Monday, March 13, 2017


How can we teach our children to face and overcome difficulties in our world?  It might be a family death or break-up, it might be an injury causing disability or it might even be a birth defect which will affect that child for the rest of his/her life.  It might be failure in an exam, or being dropped from a sports team.  Whatever the difficulty, we need to give our children the tools to face difficulty with a positive outcome.



There are a number of ways to boost and protect the human spirit.
  • Speak encouraging rather than damning words. 
  • Create high expectations for your kids, but not so high they are impossible to reach and give up. Don't live out your own failed expectations on your children. 
  • Exercise a strong faith in your child's abilities, working out their strengths and helping them reach their potential, exposing them to all possibilities, and yes, even apparent impossibilities.  Teach them that there is no such word as 'can't' even if a modification of the goal has to be made to achieve success.
  • Be a positive role model by proving you can achieve things beyond your previously perceived capabilities, and when you don't meet your own expectations, doing it until you get it right.
  • Celebrate successes and evaluate failures so improvements can be made. Teach them that it is not the win that is important so much as personal involvement and improvement.  To say, "If you are not the winner then, you are a loser", is a VERY destructive thing to say to a child.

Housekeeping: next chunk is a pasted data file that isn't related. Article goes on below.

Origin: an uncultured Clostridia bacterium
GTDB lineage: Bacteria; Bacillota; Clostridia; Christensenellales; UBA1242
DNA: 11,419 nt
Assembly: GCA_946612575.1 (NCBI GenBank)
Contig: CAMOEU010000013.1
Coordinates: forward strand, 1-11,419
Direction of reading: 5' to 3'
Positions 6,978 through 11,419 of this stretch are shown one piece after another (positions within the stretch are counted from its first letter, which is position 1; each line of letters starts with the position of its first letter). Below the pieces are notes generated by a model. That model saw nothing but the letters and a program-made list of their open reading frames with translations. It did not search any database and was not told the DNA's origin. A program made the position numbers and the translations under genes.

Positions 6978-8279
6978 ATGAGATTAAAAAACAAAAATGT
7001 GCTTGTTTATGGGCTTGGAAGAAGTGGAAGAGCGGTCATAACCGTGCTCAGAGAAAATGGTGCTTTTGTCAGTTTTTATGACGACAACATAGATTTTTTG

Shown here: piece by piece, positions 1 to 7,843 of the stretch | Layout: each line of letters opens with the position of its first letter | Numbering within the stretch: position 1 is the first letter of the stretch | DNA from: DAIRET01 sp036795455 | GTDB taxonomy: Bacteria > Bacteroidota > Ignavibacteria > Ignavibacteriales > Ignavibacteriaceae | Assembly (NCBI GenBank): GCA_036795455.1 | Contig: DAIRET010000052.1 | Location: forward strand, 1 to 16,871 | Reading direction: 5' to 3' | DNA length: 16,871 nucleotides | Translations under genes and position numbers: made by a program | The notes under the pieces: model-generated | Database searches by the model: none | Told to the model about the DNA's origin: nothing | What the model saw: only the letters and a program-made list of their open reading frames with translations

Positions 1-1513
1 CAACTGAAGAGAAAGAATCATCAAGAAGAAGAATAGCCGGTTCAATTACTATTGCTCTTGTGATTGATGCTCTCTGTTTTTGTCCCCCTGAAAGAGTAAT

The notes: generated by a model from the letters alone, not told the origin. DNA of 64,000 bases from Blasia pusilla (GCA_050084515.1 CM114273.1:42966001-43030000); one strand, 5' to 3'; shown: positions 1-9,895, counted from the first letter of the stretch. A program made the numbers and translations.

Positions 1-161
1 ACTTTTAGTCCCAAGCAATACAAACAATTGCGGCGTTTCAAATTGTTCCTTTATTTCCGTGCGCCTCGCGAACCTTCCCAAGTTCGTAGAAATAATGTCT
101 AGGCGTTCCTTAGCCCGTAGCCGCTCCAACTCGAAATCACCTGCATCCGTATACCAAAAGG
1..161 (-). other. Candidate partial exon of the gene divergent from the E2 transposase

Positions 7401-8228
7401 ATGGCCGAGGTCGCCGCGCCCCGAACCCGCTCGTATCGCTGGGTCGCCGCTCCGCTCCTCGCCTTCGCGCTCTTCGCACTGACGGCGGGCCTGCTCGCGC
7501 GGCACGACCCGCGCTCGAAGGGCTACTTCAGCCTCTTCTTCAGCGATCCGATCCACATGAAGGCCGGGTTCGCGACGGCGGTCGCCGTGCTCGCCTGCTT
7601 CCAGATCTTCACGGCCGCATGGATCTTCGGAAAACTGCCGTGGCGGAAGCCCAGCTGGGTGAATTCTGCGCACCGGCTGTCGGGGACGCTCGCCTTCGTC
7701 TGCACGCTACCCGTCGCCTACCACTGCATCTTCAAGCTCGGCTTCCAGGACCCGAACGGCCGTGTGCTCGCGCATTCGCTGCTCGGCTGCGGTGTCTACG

• Reading your kids stories about heroes or people who have done seemingly impossible things e.g. Dr. Glenn Cunningham who was so badly burnt as a child the doctor pronounced, in his hearing, that he would never walk again. In fact, his parents were being persuaded by the physician to have both his legs amputated. That made Glenn so determined to walk, so he pulled himself up on the back fence and, day after day, along with a new type of massage therapy for that time, made his legs strong enough to hold him up. Dr. Cunningham eventually won a gold medal in the 1938 Olympic Games and held a number of other running records. An impossible achievement?  He didn't think so! Then there was Wilma Rudolf, a young crippled girl who overcame her disability by persistent practice and became a gold medalist Olympian.